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    This reflects the 10Adventures difficulty rating for each route. We aim to keep ratings consistent across regions.
    This reflects the total elevation gained throughout this route as measured by the GPS file. This includes all ascents and descents, and is higher than what is quoted in most route guides, which simply measure the distance between the starting-point and high-point of the route.
    904 m
    This reflects the return distance of this route as measured by the GPS file.
    10.8 km
    This reflects the estimated time the majority of users will take on this trail. If you are slower, add time to the top-end figure. If you are fast, then you may complete this route faster than this time range.
    User Ratings
    These ratings are completed by users who have completed this trail and not subject to reviews by 10Adventures.
    Intermediate (Square)
    Suitable for intermediates who are ready for a little bit more adventure.
    Physical DIFF
    Intermediate (Square)
    Suitable for intermediates who are ready for a little bit more adventure.
    Technical DIFF
    Directions to Trailhead

    Porcupine Ridge Hike

    Hiker on Porcupine Ridge

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    Table of contents

    Porcupine Ridge is a challenging hike up a stunning ridge in the centre of Kananaskis. The views are astounding, and if you spend enough time in the area, you will be able to recognize many of the surrounding peaks and their trails. The day use area at the trailhead is a great spot to wind down after a long trek up Porcupine Ridge.

    Route Description for Porcupine Ridge Hike

    The Porcupine Ridge Trail begins travelling southeast from the parking lot at the day-use area. Don't mix it up with the trail leading south that heads straight up a mountain - that's Wasootch Ridge. The trail first leads you through a dense forest, where you will see the road leading to the car park on your left for some time. After that, the trail turns east. The path is very clear here, so just follow it until you leave the forest and walk up to a wooden bridge.

    There are two ways to go from here. You can either cross the bridge and walk on the eastern side of the creek. But do note, the trail is washed away, so you'll either have to walk through the water or climb slightly higher on the edge of the rocks, which is quite doable if you have hiking poles for support. But we found it easier to climb down to the right side at the start of the bridge and walk on the western side of the creek until you see a pile of wooden logs that lead to the eastern side of the river. Cross here and walk by the creek until you see the second pile of logs. Cross the creek again.

    The river then breaks into two creeks. One goes east and the other part goes south. It's very tempting to follow the river southbound as the trail is clear, but don't do it. The trail to the south just follows Porcupine Creek and the trail eastwards goes to the Midday Peak. Look for a ridge right in the middle of the place where the creek splits into two - that's the trail you need. You will need to cross the southbound creek once to get to the ridge and should also see pink and orange ribbons marking the trail.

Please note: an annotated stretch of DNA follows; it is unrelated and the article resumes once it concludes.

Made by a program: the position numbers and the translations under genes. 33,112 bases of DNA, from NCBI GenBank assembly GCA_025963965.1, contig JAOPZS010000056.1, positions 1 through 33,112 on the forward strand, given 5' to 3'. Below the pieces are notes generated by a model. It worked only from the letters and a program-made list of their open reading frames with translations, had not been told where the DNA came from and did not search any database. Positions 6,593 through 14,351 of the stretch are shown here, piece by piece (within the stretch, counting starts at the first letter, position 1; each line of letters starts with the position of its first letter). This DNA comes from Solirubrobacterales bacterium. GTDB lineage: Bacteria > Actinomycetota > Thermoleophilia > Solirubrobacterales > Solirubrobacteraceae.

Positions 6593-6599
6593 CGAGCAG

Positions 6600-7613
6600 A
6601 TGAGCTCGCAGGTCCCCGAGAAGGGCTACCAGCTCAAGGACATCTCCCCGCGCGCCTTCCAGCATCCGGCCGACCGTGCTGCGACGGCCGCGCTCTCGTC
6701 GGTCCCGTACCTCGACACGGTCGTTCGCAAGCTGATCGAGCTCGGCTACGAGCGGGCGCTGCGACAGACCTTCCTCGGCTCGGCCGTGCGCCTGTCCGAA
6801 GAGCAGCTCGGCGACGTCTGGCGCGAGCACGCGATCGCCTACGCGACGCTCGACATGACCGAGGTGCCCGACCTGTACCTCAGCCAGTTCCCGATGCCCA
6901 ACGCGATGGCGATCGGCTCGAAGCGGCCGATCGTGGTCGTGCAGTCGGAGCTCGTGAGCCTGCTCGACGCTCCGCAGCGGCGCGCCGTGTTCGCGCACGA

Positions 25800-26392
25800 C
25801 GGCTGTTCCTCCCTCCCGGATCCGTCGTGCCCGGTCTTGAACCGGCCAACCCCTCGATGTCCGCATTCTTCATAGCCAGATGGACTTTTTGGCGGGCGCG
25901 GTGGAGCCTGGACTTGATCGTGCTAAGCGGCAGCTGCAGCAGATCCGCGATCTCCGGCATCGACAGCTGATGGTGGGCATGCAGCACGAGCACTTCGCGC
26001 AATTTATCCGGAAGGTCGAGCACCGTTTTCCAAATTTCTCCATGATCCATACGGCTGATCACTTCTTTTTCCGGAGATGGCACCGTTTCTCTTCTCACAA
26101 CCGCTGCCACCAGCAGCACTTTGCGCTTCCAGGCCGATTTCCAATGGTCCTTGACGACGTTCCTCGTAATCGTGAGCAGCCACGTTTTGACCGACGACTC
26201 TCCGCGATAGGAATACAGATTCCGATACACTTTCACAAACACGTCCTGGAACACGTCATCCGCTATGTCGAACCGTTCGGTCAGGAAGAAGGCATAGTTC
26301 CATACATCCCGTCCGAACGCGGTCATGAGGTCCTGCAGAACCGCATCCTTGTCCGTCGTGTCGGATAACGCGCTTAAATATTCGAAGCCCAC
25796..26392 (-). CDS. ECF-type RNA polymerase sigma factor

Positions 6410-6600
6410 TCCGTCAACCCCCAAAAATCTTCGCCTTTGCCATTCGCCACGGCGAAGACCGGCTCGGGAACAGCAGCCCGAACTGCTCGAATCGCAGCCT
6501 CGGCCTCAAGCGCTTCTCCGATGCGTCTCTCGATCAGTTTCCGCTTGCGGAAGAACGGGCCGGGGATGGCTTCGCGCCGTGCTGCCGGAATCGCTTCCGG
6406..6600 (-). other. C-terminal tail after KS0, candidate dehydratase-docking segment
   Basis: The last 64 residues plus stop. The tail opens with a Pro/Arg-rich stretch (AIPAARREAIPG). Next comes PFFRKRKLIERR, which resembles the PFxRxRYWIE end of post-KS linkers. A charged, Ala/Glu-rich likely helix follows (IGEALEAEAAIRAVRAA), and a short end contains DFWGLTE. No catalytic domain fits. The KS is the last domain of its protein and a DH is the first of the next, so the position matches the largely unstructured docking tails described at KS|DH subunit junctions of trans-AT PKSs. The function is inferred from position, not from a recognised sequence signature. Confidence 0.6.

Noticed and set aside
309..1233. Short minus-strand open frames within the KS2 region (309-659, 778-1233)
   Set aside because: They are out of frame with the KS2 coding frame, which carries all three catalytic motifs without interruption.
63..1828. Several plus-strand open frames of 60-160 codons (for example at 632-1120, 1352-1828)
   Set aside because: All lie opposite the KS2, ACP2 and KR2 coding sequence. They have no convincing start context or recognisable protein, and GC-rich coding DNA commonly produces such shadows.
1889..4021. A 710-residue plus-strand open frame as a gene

From here, it's a steep climb right up the Porcupine Ridge. There's a lot of elevation gain right at the start, but later it becomes a bit easier. The trail here is pretty clear and while at some points it breaks into two, they eventually meet up. You should be heading up southeast most of the time.

    Don't forget to occasionally look behind you as the views towards Mount Lorette, Mary Barclay's Mountain and Skogan Peak are absolutely incredible and they get much better at the top.

    You will then reach a rocky point with a wooden cross and a golf club on it, which is a personal monument for a deceased person. Some people finish the trail there, as that's also the place with the best views. But if you want to continue, head up the rocks and walk over the ridge itself. The ridge becomes narrower and you can see some steep drop-offs, but it doesn't get overly exposed. Though some hikers with a fear of exposure may find it a bit challenging.

    The trail then leads you down from the rocks into the forest, where it starts to gain elevation again. Once past the forest, there are different paths you can take: one goes up to the rocky boulders, and the other leads more to the left, leaving the rocky peaks slightly above you on your right-hand side. That's the easiest route to take. The route later splits into two, and you can pick which side of the ridge you want to be on. They both meet up eventually and lead towards the Porcupine Ridge point - the final stop of the trail.

    After taking in the beautiful views and having a snack, walk back the way you came. It's recommended to use hiking poles on your way back, especially at the section near the creek, where the route is pretty steep. Your knees will thank you for it!

    Insider Hints for Porcupine Ridge Hike

    • Bring hiking poles to take some pressure off your knees. The hike down is pretty steep as you're nearing the creek.

    Getting to the Porcupine Ridge Hike Trailhead

    From the junction with the Trans Canada Highway, take Highway 40 for 16.5 km until you reach Porcupine Creek Day Use Area. This is where your trail begins.

    Route Information

    • When to do:


    • Backcountry Campsites:


    • Pets allowed:

      Yes - On Leash

    • Family friendly:

      Older Children only

    • Route Signage:


    • Crowd Levels:


    • Route Type:

      Out and back

    Porcupine Ridge Hike Elevation Graph

    Weather Forecast

    Check Area Weather


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